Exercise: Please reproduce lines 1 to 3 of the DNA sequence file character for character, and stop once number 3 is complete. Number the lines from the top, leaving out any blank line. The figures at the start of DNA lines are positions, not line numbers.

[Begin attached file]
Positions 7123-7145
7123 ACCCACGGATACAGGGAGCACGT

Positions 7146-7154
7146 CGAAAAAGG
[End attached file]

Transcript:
Positions 7123-7145
7123 ACCCACGGATACAGGGAGCACGT

Positions 7146-7154